Cinematic prototyping

At the SIGCHI conference this week, I saw a talk that discussed the idea of “cinematic prototyping”. The fundamental concept is that you can start a discussion about something you’d like to build by making a short film about it.

In your short film, you pretend that the thing already exists, and you show people using it. Such a film doesn’t generally aim to explain how the technology works, but rather gives a sense of what it could be good for, and why you might want it.

Of course, if you are serious about developing something, cinematic prototyping contains pitfalls. It is just as easy to create an impossible science fantasy film as it is to create one about a plausible technology.

If you show a time machine or a Star Trek transporter, you might end up with a very fine and entertaining short movie. But you won’t really have helped to advance an actual potential technology.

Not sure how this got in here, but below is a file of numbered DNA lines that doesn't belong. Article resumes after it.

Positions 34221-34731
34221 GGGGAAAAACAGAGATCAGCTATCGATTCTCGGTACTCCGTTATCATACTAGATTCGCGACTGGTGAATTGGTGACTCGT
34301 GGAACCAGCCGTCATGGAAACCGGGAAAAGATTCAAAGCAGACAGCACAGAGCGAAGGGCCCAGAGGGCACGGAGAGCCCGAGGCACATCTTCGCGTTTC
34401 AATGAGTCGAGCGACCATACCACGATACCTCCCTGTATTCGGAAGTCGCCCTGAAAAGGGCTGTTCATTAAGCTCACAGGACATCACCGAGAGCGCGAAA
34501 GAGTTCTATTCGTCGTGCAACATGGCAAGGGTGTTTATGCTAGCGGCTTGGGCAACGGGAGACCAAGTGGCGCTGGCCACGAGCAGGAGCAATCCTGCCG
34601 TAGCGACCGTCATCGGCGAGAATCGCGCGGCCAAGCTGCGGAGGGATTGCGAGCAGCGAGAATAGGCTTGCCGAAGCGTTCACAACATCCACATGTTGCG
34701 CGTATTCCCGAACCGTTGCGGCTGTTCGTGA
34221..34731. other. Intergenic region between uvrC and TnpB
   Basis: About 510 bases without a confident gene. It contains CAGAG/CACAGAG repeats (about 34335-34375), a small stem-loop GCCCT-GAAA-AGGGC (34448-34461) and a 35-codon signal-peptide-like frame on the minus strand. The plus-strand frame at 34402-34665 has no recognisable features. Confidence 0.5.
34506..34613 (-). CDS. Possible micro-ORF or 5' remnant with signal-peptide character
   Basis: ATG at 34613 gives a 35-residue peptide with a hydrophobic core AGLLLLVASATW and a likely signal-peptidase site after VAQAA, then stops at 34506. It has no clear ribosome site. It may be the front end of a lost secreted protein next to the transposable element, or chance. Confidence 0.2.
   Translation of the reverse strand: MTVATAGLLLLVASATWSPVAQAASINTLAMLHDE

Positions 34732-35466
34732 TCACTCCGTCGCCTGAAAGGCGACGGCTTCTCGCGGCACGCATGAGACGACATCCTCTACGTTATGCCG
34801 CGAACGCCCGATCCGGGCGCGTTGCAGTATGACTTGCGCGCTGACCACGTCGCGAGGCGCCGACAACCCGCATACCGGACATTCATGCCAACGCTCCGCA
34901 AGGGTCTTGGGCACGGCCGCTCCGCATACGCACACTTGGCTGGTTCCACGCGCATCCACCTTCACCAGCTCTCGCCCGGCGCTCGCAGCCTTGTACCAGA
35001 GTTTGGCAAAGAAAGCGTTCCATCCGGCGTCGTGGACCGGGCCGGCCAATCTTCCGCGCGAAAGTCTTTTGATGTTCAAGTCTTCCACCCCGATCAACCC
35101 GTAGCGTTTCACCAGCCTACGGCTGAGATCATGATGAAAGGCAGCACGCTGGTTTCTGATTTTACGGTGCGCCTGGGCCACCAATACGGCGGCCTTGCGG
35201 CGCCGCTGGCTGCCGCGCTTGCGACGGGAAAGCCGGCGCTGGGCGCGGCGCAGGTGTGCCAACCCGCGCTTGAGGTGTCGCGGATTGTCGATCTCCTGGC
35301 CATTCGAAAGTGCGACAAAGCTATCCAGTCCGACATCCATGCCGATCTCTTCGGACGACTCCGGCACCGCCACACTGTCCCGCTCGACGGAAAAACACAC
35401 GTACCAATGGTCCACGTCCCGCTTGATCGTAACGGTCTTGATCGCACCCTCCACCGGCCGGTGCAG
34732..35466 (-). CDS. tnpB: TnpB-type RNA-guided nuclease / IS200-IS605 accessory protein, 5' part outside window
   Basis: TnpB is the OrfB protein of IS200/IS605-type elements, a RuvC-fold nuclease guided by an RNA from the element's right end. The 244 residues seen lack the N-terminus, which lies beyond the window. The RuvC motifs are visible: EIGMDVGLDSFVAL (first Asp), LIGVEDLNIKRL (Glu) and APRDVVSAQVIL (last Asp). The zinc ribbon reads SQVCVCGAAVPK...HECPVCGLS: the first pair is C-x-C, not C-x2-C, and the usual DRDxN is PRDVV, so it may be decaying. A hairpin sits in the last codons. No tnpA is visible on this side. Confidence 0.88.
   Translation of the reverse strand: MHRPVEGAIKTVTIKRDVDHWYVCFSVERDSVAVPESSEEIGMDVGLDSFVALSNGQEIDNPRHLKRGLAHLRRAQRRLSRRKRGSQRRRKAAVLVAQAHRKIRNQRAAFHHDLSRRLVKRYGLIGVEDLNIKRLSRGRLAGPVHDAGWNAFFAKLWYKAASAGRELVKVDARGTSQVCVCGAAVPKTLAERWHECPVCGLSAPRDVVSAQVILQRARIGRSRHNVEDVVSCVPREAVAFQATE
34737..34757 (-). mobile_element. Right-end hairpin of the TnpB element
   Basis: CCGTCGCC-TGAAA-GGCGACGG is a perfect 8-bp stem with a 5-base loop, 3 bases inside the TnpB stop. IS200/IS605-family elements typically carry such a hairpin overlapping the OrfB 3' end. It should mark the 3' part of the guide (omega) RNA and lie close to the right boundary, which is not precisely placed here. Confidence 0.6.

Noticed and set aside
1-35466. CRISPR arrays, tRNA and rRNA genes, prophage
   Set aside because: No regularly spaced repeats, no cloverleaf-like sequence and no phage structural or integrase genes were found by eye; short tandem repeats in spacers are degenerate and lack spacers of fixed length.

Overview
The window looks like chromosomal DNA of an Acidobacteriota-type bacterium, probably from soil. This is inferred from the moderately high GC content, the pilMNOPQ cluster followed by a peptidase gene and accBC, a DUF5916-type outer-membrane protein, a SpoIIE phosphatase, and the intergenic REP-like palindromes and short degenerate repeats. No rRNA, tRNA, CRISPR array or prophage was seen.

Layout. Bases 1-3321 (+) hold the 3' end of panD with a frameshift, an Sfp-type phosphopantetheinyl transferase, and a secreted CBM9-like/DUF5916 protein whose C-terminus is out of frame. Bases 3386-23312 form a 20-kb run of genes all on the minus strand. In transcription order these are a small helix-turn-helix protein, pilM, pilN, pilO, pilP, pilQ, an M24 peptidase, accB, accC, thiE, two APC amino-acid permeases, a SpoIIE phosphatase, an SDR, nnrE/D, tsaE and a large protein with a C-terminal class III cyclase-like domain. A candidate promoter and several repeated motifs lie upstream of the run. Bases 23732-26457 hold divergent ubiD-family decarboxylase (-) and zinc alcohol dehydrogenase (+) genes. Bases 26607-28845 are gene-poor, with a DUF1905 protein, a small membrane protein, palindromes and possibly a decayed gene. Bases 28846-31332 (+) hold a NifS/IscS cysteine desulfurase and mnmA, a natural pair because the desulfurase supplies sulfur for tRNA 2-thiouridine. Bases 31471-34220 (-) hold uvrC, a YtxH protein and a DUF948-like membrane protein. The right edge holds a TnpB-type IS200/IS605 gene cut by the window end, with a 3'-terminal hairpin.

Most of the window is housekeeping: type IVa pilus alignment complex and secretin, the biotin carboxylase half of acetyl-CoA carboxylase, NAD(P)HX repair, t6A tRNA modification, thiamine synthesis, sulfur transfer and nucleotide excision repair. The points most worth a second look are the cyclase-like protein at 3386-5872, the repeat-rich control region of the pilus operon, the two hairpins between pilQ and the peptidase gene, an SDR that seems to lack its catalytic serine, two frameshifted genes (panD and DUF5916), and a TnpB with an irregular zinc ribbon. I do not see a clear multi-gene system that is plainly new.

Still, if done responsibly, showing your idea as though it already exists confers a number of benefits. For one thing, it can help you to convince other people to bankroll the development of your idea.

But perhaps more important, it will give you insights about your own idea that you might not have gotten otherwise. There is something about seeing something actually being used by people that helps us to better understand it.

We humans may be creatures of ideas, but we are also creatures of practice. To truly understand a tool or a technique, we need to see it used in practice.

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